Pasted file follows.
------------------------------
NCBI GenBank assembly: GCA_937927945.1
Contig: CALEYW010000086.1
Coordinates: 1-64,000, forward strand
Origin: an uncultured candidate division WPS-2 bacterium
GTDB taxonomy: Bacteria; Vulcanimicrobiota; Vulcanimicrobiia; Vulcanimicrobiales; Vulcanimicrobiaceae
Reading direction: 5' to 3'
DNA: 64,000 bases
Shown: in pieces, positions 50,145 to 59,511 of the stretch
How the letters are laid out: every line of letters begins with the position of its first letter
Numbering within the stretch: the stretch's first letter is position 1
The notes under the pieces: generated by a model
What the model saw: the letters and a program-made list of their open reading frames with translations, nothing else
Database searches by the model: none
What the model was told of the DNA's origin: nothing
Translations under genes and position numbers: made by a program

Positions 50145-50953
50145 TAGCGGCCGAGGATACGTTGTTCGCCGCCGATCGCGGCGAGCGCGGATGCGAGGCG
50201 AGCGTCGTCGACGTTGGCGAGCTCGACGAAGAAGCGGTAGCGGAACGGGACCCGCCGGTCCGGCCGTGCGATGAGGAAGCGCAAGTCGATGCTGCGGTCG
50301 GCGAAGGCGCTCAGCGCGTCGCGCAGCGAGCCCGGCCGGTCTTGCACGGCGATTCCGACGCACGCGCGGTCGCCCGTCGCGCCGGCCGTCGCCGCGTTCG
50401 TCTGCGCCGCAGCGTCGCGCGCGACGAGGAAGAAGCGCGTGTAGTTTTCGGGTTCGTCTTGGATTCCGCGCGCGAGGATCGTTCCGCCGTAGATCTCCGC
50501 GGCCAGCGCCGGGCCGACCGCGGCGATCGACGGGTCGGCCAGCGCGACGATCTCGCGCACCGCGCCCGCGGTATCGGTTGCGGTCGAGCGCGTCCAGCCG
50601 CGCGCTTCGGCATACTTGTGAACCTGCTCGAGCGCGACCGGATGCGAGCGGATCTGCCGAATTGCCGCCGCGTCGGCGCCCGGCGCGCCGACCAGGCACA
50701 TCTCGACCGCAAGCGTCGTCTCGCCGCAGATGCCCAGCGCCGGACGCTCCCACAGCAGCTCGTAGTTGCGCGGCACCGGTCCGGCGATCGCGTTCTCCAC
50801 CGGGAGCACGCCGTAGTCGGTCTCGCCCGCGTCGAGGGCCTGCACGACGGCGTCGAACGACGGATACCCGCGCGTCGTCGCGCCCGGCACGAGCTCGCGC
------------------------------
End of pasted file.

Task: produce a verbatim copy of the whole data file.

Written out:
NCBI GenBank assembly: GCA_937927945.1
Contig: CALEYW010000086.1
Coordinates: 1-64,000, forward strand
Origin: an uncultured candidate division WPS-2 bacterium
GTDB taxonomy: Bacteria; Vulcanimicrobiota; Vulcanimicrobiia; Vulcanimicrobiales; Vulcanimicrobiaceae
Reading direction: 5' to 3'
DNA: 64,000 bases
Shown: in pieces, positions 50,145 to 59,511 of the stretch
How the letters are laid out: every line of letters begins with the position of its first letter
Numbering within the stretch: the stretch's first letter is position 1
The notes under the pieces: generated by a model
What the model saw: the letters and a program-made list of their open reading frames with translations, nothing else
Database searches by the model: none
What the model was told of the DNA's origin: nothing
Translations under genes and position numbers: made by a program

Positions 50145-50953
50145 TAGCGGCCGAGGATACGTTGTTCGCCGCCGATCGCGGCGAGCGCGGATGCGAGGCG
50201 AGCGTCGTCGACGTTGGCGAGCTCGACGAAGAAGCGGTAGCGGAACGGGACCCGCCGGTCCGGCCGTGCGATGAGGAAGCGCAAGTCGATGCTGCGGTCG
50301 GCGAAGGCGCTCAGCGCGTCGCGCAGCGAGCCCGGCCGGTCTTGCACGGCGATTCCGACGCACGCGCGGTCGCCCGTCGCGCCGGCCGTCGCCGCGTTCG
50401 TCTGCGCCGCAGCGTCGCGCGCGACGAGGAAGAAGCGCGTGTAGTTTTCGGGTTCGTCTTGGATTCCGCGCGCGAGGATCGTTCCGCCGTAGATCTCCGC
50501 GGCCAGCGCCGGGCCGACCGCGGCGATCGACGGGTCGGCCAGCGCGACGATCTCGCGCACCGCGCCCGCGGTATCGGTTGCGGTCGAGCGCGTCCAGCCG
50601 CGCGCTTCGGCATACTTGTGAACCTGCTCGAGCGCGACCGGATGCGAGCGGATCTGCCGAATTGCCGCCGCGTCGGCGCCCGGCGCGCCGACCAGGCACA
50701 TCTCGACCGCAAGCGTCGTCTCGCCGCAGATGCCCAGCGCCGGACGCTCCCACAGCAGCTCGTAGTTGCGCGGCACCGGTCCGGCGATCGCGTTCTCCAC
50801 CGGGAGCACGCCGTAGTCGGTCTCGCCCGCGTCGAGGGCCTGCACGACGGCGTCGAACGACGGATACCCGCGCGTCGTCGCGCCCGGCACGAGCTCGCGC